CM . . .
. Volume XIV Number 20 . . . . May 30, 2008
Thora and the Green Sea-Unicorn continues where Thora: A Half-Mermaid Tale left off, with Thora and her companions finally reaching London after travelling the world in their houseboat, the Loki. The scene is set in the first chapter — Pamela P. Poutine, “petty thief, smuggler of precious sea creatures, and former B-grade movie star” from high in her penthouse suite, spies Shirley through her opera glasses and resolves to capture the innocent creature. Pamela intends to deliver the small sea-unicorn to Mr. Oto, a wealthy Japanese dealer, who will give her top price for such a rarity. The thought of a reward drives Pamela to fervently hunt down Shirley in hopes that she can retire from the smuggling life.
The whimsical sketches before the main text of the book introduce the reader to Thora, her mermaid mother Halla, and her “guardian-angle” Mr. Walters. Thora is a half-mermaid child whose mother lives in the sea and whose father had abandoned her as a baby. Mr. Walters, a full human, provides them with food and shelter, and they, in turn, provide him with a family.
The adventure really begins when Pamela’s many failed attempts to capture the sea-unicorn force her to send her assistant, Miss Fishlock, to retrieve the tiny treasure. However, chaos ensues, and she disappears with Shirley and the Loki, leaving the mermaid and human trio and their pet peacock, Cosmo, homeless and heartbroken for their beloved Shirley. As they try to regain their existence, Thora and Mr. Walters read in a newspaper article that Mr. Walters’s long-time friend has died. Mr. Walters contacts his godson, Jerome Bidet, and Jerome invites the family to come and stay at his late father’s expansive estate outside London. Jerome sends his driver, Milton, to the city to fetch the destitute family and deliver them safely to the countryside. There they meet the rest of his family, his wife Blandina and daughter Louella.
After the death of Mr. Walters’ longtime friend, Lionel Bidet, his family begins to consider what to do with the estate he left behind. Blandina and millionaire Ricardo le Drone swear that Snug’s dying wish was to build croquet courts. Instead, after much fuss, Thora and Louella convince everyone involved to create a water park where visitors can view the estate and go down in the antique bathysphere to see a real live mermaid — Halla, of course. Visitors will also be able to partake in “two giant waterslides, five fountains, a water-pistol range, and a swimming area for snorkeling and scuba diving.” In the first book, Thora had discovered that one of the three sisters who owned and ran the local movie theatre in the small town of Grimli is her grandmother — her father’s mother. She stays in contact throughout the first and second book by letter. The author includes the letters to Dottie Grandmother, allowing the reader to gain an overview of the fast-moving storyline. As she still wears a projectionist’s ring around her neck that was a gift from her past, Thora is driven to also build a movie theatre in Greenwater Park.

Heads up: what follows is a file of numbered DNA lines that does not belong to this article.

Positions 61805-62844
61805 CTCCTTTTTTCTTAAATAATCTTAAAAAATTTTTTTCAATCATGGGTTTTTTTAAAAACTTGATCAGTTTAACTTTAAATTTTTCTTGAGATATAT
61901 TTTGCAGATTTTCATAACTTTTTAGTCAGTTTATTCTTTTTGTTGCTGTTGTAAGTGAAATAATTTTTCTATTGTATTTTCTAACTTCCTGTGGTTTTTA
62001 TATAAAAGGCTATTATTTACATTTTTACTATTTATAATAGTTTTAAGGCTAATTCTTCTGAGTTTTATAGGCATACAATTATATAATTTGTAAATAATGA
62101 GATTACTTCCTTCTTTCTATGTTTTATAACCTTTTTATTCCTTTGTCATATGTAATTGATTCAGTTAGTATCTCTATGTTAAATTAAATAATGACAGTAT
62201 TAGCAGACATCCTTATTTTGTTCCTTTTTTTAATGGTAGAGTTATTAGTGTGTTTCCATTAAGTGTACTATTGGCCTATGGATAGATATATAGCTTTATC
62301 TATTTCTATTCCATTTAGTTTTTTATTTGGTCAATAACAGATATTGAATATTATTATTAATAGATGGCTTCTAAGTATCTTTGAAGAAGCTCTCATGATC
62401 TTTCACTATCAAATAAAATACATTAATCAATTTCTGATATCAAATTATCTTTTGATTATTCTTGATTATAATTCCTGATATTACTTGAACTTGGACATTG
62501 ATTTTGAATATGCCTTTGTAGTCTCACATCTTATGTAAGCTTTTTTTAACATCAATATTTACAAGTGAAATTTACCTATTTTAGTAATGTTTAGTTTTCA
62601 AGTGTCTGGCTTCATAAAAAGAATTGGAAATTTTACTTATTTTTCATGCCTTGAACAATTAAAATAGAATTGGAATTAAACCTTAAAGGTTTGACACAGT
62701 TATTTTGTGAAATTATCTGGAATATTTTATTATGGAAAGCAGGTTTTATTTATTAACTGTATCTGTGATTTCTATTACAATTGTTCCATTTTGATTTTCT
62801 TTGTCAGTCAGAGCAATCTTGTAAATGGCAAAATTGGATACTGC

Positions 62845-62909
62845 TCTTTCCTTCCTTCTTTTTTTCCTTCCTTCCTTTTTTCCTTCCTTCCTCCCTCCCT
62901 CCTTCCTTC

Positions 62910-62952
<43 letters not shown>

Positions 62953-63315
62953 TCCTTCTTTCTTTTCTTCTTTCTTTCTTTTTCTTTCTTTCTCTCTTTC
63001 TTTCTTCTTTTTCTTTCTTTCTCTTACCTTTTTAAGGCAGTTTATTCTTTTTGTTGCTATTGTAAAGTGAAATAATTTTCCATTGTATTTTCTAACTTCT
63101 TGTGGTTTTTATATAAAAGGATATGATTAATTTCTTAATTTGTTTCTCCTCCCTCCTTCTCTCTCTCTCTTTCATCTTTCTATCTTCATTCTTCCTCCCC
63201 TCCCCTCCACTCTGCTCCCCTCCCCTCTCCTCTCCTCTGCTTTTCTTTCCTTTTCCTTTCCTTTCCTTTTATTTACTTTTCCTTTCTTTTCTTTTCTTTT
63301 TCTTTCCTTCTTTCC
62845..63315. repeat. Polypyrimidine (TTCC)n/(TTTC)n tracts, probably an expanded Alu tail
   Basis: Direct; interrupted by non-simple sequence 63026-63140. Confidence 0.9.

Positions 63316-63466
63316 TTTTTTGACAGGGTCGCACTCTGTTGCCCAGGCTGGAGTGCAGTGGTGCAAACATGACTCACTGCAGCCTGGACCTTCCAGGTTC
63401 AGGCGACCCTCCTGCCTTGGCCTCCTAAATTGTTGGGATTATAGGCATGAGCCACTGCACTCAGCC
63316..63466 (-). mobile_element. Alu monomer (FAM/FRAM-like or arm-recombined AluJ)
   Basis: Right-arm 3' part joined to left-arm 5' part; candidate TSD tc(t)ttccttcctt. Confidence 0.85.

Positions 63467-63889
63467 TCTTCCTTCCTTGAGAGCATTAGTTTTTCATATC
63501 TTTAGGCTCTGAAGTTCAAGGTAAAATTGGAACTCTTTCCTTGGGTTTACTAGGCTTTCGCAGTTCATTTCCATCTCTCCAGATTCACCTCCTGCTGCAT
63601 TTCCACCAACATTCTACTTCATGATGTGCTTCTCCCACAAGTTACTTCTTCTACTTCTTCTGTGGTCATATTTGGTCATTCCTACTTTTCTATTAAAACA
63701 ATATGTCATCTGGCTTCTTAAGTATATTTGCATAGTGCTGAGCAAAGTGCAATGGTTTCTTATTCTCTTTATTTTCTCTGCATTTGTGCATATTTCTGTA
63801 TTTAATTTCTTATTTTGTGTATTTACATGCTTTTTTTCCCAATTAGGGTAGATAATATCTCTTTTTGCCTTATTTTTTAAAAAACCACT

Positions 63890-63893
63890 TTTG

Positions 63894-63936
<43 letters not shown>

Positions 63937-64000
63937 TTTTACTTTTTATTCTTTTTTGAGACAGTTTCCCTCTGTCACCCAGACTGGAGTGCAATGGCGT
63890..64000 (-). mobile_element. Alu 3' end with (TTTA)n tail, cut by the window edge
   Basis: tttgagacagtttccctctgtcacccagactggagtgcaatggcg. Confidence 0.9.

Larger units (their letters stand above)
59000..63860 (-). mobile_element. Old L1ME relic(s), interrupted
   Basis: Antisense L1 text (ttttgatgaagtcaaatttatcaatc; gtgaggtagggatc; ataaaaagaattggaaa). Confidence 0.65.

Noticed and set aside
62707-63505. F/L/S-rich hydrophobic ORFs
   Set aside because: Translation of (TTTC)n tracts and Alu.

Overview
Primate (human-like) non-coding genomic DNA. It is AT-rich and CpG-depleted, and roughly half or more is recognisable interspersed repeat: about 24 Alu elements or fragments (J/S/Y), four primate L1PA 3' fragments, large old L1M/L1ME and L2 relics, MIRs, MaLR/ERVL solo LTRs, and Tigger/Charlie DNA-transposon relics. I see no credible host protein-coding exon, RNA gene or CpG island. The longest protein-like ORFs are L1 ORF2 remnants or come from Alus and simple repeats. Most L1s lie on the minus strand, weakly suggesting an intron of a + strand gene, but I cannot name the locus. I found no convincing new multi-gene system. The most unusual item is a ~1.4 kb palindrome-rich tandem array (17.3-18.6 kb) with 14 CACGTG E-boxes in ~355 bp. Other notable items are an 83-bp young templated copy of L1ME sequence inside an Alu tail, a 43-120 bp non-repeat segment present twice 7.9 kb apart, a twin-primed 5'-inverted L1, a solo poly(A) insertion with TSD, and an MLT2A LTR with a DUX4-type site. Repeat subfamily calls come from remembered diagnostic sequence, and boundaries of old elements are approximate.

Back in London, Pamela is still urgently trying to find the iridescent sea-creature Shirley and her missing assistant, Miss Fishlock. She reads in the local newspaper that the Greenwater Park is about to open and, through an interview with Louella and Thora, realizes that the half-mermaid and her mother are at the estate. She befriends the journalist covering the story and convinces her to travel to Snugshire. In the end, Miss Fishlock and Shirley also manage to find their way to the water park, Pamela’s true nature is revealed, and the family menagerie of sea creatures and humans are off on another adventure to far flung Tasmania.
This is the second “Thora” text for author illustrator Gillian Johnson who grew up in Winnipeg and lives in London and, coincidentally, Tasmania. Many of the places and locations in the text subtly connect to references of Canada and England. Yet, one wonders if a young reader might pick up inferences, such as “It was the kind of car you’d expect to see Barbie drive out of Hamleys toy store on Regent Street” or “It’s like white-river rafting in Jasper National Park!” A sophisticated young reader may be able to handle the short, choppy chapters that flip back and forth between Thora, Halla, and Mr. Walters’ homeless existence and Pamela’s desperate quest to finally be free, until the two worlds converge at the end of the book. Yet, the high vocabulary and fast-paced story line may lose some young readers.
The watercolour and pencil, black-and-white illustrations support the text and create images for the reader to picture the characters. Periodically throughout the text, the author includes newspaper articles and Thora’s personal letters that seem to connect loose bits of information for the reader.
Stacie Edgar currently teaches in the Winnipeg School Division in Winnipeg, MB.
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Copyright © the Manitoba Library Association. Reproduction for personal use is permitted only if this copyright notice is maintained. Any other reproduction is prohibited without permission.